Daw Aye remembers the day she had to flee her home. 

Living with her family in Myanmar, her family used to depend on farming to make ends meet. As fighting escalated, the people in her village grew increasingly afraid. Seeing no option in sight, many decided to leave. 

With little routes on land, many had to flee to a nearby township on boats. Finding refuge in a monastery, many families found themselves in dire need of basic necessities. 

It’s no secret in emergency and crisis situations, women and girls are often the most at risk of exploitation. Women and girls in crisis zones face discrimination, violence, and a lack of equal opportunities that threaten their lives and rob them of their potential at a rate greater than men.

In partnership with the European Union (EU), the IRC is working towards combating gender inequality and unequal access to services for women and girls in the most fragile contexts. 

In Myanmar, the IRC provided dignity kits, containing essential items for women and girls, including clothes and materials they could use daily for their personal hygiene. For those like Daw Aye, who had fled with little possessions — this provided some respite from the struggle of living their normal lives each day. “Many of us had to run away suddenly and were only able to bring two sets of clothes,” she said. “We were even unable to take any money with us.”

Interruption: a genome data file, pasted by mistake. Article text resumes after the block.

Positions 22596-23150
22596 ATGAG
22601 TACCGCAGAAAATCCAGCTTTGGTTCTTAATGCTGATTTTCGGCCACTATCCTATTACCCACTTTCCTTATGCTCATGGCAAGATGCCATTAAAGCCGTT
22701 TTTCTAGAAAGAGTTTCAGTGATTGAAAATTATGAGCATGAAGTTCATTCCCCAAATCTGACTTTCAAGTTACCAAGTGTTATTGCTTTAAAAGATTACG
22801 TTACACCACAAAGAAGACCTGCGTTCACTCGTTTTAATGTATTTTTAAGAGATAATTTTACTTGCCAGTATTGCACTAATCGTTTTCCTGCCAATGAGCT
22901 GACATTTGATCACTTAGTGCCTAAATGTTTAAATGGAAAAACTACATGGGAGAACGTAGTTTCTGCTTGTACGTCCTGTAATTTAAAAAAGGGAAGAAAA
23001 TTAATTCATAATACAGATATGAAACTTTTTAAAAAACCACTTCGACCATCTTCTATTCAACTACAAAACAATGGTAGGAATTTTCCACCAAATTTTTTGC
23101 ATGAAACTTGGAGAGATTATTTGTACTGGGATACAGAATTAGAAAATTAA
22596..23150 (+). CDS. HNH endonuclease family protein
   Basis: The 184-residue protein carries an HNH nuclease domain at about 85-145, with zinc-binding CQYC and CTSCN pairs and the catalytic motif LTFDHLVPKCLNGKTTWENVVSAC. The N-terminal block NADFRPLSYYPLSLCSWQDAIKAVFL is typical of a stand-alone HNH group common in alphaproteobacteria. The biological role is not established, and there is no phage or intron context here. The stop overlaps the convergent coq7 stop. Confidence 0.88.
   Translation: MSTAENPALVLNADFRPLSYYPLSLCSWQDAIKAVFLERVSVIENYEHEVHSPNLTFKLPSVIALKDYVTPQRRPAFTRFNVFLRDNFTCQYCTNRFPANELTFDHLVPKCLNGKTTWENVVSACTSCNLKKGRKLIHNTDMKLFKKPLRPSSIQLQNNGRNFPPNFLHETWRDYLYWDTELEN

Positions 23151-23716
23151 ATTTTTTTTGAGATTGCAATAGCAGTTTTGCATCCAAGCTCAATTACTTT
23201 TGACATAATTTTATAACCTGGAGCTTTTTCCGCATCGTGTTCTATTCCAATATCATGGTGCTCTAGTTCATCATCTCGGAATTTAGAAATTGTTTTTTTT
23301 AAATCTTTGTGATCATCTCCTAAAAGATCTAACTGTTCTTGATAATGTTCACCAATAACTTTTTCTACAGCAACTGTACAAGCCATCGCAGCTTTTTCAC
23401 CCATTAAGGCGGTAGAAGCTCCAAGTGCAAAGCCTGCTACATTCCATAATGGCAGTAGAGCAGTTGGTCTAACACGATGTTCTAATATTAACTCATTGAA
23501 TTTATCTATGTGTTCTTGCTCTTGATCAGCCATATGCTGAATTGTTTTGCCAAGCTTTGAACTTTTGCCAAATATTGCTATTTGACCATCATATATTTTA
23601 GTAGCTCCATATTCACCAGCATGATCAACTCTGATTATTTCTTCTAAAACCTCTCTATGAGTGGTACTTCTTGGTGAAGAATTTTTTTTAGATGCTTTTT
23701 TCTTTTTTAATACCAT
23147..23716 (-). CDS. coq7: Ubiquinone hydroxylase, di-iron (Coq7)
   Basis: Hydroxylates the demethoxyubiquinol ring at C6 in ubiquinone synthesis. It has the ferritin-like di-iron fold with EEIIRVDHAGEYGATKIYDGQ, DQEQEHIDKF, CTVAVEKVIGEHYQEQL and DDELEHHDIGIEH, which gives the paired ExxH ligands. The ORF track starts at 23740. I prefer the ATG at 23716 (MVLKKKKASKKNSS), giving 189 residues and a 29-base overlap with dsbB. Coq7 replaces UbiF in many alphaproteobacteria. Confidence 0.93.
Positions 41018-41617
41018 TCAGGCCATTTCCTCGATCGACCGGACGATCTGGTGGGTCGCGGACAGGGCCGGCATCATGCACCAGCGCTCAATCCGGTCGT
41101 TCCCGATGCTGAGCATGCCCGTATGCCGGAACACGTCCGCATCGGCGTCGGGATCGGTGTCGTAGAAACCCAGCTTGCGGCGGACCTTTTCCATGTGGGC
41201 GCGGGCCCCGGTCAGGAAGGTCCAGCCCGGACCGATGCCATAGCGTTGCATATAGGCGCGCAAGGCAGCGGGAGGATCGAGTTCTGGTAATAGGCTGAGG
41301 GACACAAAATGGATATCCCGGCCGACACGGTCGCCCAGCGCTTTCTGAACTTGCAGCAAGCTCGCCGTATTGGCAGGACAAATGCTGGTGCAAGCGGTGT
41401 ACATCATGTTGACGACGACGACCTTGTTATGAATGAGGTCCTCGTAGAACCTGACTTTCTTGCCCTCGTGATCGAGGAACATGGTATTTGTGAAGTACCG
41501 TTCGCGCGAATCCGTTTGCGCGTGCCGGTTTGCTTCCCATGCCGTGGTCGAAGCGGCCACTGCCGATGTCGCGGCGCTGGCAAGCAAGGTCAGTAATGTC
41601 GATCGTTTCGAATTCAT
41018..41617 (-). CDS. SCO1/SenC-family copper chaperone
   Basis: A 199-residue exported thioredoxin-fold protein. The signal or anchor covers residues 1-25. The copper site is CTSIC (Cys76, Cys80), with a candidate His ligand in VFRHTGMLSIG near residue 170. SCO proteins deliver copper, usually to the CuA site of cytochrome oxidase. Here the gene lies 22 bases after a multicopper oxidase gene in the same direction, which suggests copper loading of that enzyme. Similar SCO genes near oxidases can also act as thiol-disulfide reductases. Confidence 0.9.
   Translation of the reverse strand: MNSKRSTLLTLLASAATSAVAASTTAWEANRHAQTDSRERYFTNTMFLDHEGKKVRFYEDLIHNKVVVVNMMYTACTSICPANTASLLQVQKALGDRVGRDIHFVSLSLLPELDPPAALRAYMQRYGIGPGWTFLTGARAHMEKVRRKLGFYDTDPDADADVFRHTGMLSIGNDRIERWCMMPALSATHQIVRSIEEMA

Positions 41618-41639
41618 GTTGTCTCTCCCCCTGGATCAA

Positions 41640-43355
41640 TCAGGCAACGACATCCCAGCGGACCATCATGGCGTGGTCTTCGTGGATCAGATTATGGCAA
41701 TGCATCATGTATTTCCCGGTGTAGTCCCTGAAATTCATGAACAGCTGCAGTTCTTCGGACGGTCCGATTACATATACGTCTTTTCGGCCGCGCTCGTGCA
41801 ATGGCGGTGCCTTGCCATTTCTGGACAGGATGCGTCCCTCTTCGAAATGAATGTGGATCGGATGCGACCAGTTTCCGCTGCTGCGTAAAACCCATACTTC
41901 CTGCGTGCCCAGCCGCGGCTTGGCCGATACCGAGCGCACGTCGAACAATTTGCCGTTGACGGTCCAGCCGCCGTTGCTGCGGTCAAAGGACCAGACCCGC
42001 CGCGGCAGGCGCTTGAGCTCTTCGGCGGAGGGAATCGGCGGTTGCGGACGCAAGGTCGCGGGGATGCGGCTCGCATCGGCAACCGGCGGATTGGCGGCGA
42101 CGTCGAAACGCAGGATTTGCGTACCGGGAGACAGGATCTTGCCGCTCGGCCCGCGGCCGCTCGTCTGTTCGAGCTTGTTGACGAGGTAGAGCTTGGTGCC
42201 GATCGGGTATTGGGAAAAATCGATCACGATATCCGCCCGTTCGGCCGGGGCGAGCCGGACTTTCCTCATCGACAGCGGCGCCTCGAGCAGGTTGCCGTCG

Besides this, the long-term emotional impact of having to leave everything behind suddenly is one of the greatest challenges. Many suffer a great impact on their emotional health, with women and girls having no one to turn to in case they face challenges such as gender-based violence.

Through funds from the EU, the IRC was able to provide Daw Aye and other women with a hotline they could call, which provided them with real-time information about the services they could seek out for support. They could also receive counseling sessions to help to combat the psychological impact of fleeing.

This immediate support can be crucial for those like Daw Aye, who were facing considerable anxiety and stress. “We were dealing with a lot of emotional trauma and fear after leaving,” she explained. “We were all happy that we had support in a dire situation.”

Even through all these hurdles, Daw Aye still holds hope for a more stable future. Despite all the uncertainty and the trials she passed through, she dreams of one day returning to her past life, and living with her family in peace.

About our work with the European Union

The International Rescue Committee partners with the European Union to provide life-saving support to people caught in conflict and disasters around the world. Our work funded by the EU enables people to survive, recover and rebuild their lives.